|By: Paul S. Cilwa||Viewed: 12/16/2018
||Topics/Keywords: #ShortStory #Humor||Page Views: 1124|
|A gender-reversal send-up of the Gary Cooper classic.|
Clippety clop, clippety clop, clippety…the Sheriff stopped her horse and gazed down the dusty street that was all there was of Desolation, Nevada. There was the bank, the saloon, the general store, the beauty salon…it was Sheriff Judy Stockton's town, and now, after all these years, her old enemy Chartreuse Charlotte was coming back to claim it.
Life had been good, the sheriff mused. Oh, there had been those old times when she had been just another bounty hunter after those legendary desperadoes: Jenny James, the Clanton Girls, Lilly the Kid…the names rolled on; Stockton had caught all of them, some of them more than once…but now, it was all coming to a close. No more would she feel the pride that came from wearing her star when she strode down the street. No more would she feel anything—not after tomorrow.
How to spend one's last night? Why not with the girls at the Red Briefs Saloon? Stockton parked her horse in front and went in.
"Hiya, Betty. Josie." Stockton tried to feign gaiety but it was a poor front and she was embarrassed at the sudden hush that fell upon the room when she entered. Everyone knows, she thought. Everyone must have heard. Must be that old Widower Pete. Let him get wind of the smallest scrap of gossip and he'd have it all over town in an hour.
"Are ya gonna fight her?" the bartender asked as she poured Stockton a drink.
The sheriff tried to appear nonchalant. "Don't have any choice, do I?"
Shelley Martin, one of the town's best women, grabbed her arm. "Don't do it, Sheriff! She'll only kill you—and then where'll we be?"
Stockton took a long look around the bar, at all the familiar faces. "There's one chance," she said quietly. "If all of you will back me up—we could win…"
There was a pregnant silence. The patrons of the bar all looked toward their boots and shuffled their feet until the bartender finally spoke what was on everyone's mind: "If we all git ta tanglin' with Chartreuse Charlotte's gang," she said, "there's gonna be a lotta people hurt. A lotta people killed, mebbe."
"But, if you don't stand up for yourselves, what will your lives be like? My quarrel is with Charlotte alone, but if I'm killed her gang will run this town! Killing when they want, fighting, looting our stores, raping our menfolk…" Stockton again looked over the faces in the room and realized she wasn't getting anywhere. They were cowards, all of them. They didn't deserve her bravery. "In that case," she said sadly, "what a woman's gotta do…she's gotta do." Then she left.
This town did not deserve her. Not at all. She had given them the best years of her life…and for what?
"Judy! Judy! Judy!" The sheriff looked in the direction of the voice. It was John, her fiancÚ, He was running, out of breath; and when he reached her he took hold of her arm. "Oh, Judy, Judy! I just heard. You can't fight Charlotte, you just can't!"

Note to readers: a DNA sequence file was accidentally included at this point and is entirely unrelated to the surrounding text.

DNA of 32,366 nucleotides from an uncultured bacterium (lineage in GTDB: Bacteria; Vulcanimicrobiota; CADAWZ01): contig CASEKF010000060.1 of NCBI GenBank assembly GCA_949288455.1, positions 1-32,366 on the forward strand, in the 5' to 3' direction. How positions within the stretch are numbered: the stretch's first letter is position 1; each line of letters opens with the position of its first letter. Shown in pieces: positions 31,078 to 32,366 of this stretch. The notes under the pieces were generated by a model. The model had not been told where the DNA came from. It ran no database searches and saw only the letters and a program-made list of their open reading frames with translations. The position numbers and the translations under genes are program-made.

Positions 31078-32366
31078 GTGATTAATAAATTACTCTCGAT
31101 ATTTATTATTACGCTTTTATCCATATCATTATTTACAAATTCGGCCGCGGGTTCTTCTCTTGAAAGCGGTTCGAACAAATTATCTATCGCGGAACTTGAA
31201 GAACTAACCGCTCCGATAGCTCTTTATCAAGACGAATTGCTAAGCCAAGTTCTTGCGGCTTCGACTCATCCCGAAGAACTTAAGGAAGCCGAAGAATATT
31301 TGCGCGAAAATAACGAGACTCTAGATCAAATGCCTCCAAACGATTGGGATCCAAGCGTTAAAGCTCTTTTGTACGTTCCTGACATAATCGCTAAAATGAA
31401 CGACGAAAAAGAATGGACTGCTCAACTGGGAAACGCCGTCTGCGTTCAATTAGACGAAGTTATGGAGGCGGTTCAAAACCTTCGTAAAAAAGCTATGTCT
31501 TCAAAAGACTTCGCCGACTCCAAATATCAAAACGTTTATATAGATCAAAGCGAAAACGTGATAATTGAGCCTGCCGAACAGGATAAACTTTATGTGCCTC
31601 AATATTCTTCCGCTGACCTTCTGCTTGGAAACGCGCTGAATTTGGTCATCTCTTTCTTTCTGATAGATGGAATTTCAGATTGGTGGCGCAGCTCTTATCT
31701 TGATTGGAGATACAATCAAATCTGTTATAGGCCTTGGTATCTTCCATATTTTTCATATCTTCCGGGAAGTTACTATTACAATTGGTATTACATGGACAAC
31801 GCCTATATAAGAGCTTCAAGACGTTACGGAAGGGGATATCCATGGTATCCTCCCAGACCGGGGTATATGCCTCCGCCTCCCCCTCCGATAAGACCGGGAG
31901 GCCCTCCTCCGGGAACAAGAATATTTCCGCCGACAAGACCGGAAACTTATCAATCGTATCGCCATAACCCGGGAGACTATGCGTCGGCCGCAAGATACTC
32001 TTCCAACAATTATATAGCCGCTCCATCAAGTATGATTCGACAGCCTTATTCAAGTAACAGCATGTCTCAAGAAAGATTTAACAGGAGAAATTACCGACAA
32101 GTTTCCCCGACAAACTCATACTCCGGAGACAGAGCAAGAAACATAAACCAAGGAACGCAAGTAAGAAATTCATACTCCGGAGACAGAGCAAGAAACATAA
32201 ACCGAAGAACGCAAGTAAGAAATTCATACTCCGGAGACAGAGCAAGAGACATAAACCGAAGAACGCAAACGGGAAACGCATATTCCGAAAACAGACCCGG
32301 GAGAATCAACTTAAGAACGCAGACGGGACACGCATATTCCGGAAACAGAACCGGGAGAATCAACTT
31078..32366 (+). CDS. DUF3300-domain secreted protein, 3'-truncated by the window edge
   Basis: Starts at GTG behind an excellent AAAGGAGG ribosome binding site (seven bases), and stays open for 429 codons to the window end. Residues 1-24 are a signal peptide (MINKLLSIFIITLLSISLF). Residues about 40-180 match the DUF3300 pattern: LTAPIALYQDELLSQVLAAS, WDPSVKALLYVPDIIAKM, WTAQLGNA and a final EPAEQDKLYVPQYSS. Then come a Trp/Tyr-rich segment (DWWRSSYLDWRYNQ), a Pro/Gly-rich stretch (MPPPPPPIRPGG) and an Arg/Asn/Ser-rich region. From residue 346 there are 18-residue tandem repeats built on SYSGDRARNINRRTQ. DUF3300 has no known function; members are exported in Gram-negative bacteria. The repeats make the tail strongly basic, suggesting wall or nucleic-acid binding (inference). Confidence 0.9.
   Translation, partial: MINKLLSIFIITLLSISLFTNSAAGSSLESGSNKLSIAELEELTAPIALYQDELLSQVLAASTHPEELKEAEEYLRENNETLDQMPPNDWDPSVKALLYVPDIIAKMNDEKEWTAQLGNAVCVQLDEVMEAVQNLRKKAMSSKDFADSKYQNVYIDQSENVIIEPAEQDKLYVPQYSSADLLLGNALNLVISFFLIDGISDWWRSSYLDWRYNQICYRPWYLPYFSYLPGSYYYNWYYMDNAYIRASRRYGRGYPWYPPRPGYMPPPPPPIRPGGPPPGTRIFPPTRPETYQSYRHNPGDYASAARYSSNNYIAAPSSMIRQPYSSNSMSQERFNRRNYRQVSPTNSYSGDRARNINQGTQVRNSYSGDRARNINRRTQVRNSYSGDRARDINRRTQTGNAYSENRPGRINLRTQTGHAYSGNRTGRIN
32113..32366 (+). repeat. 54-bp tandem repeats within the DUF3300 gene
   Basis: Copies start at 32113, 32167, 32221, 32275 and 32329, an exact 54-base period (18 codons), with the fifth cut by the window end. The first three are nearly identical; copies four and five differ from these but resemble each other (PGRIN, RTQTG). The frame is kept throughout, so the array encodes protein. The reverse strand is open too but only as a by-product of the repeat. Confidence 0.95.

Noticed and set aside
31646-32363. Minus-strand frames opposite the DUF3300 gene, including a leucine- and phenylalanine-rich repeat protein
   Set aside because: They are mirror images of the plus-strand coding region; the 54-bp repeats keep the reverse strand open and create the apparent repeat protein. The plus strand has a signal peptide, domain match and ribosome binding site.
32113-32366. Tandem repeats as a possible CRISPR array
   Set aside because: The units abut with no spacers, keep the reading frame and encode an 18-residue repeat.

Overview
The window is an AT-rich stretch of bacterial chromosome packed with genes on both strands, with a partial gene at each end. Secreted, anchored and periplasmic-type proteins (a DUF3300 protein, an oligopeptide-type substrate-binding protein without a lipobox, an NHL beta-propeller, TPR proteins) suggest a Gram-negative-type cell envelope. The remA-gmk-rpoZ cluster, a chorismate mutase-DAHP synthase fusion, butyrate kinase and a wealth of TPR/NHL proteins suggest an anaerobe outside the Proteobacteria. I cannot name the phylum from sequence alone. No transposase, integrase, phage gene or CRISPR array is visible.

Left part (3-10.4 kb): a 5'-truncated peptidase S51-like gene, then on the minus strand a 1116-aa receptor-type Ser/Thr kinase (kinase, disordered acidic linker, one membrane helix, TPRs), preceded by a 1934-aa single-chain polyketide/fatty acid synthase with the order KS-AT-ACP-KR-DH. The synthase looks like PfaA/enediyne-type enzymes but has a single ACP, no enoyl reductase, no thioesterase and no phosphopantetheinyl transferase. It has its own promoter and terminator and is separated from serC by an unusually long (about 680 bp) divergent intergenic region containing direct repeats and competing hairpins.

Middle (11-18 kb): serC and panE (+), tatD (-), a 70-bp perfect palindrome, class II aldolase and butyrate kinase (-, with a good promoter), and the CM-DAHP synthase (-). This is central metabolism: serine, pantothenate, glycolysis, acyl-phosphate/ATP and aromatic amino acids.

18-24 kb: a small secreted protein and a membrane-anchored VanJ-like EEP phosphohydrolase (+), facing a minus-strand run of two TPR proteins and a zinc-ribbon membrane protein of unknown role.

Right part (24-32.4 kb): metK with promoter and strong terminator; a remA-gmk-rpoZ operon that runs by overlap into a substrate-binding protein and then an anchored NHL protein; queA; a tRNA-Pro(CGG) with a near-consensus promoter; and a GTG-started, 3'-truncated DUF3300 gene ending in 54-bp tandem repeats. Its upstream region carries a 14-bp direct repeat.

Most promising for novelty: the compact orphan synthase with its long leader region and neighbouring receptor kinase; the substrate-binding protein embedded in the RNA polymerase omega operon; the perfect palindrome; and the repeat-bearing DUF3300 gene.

The sheriff shook her head. "There are some things that a woman's just gotta do. I'm sorry, John."
"But you can't!" he cried, tears streaming down his face. "We were going to be married! And have children! You said you were willing to give up the sheriff business. What about that cattle ranch in Texas?"
"Can't you understand, John? Chartreuse Charlotte has had it in for me ever since I stole you away from her! She'll haunt me forever, if she has to, until one of us is dead."
"But you could hide! We could change our names. No one would know…"
"John, do you really think I could live with myself, knowing I had run away from a senseless fight? Could you love that kind of woman?"
John stared at her a moment, then fell sobbing to her feet. Stockton shook her head, stepped over him and went home.
Morning dawned fair and quiet…quieter than usual, since most of the townsfolk had moved away during the night. With their sheriff dead, Desolation wasn't going to be worth living in.
The sheriff busied herself in her office during the morning hours as if they weren't going to be her last. Her deputies all came in, but they excused themselves from work as quickly as they could: "My husband will be furious if I don't hoe the garden today," one said. "I promised weeks ago I'd dig a new well," said another. They sounded like good excuses, but Stockton knew the real reason for their sudden domesticity: they were all yellow. Well, so be it, she thought.
And then came the sound of the bell from the church steeple: bong, bong, bong…twelve in all. High noon. Charlotte would be waiting. Stockton stepped out into the glare of day and looked down the street.
There, walking slowly toward the center of Desolation, was the slim figure of Chartreuse Charlotte. It stopped. "Stockton!" she called, her voice drifting through the hot, still air. "Say yer prayers! I'm a-comin' ta git ya!"
"You and what army?" the sheriff retorted but the bravado felt unreal. All alone, she faced—but wait! Who was that running from the shadows?
"Charlotte! Don't shoot her! Take me, instead!"
Judy Stockton gasped. It was John!
And it was too late; Charlotte had already pulled the trigger when John ran in the way. The bullet plowed into his flesh; he jerked and thudded to the dusty earth.
There was a moment of stunned silence. The sheriff and the outlaw exchanged stunned looks, then ran to the fallen body. "I—I loved you both," choked the bleeding man. "Promise me…promise me you won't fight any more."
The two women looked at each other. How could they deny John his last wish?
"All right, John," Stockton said, and Charlotte nodded. John smiled weakly, then sighed and went limp. Charlotte rose and began to walk silently away. She had taken just two steps when Stockton fired point-blank into the outlaw. Charlotte dropped like a stone.
The sheriff shook her head sadly. "What a woman's got to do," she whispered, "a woman's gotta do."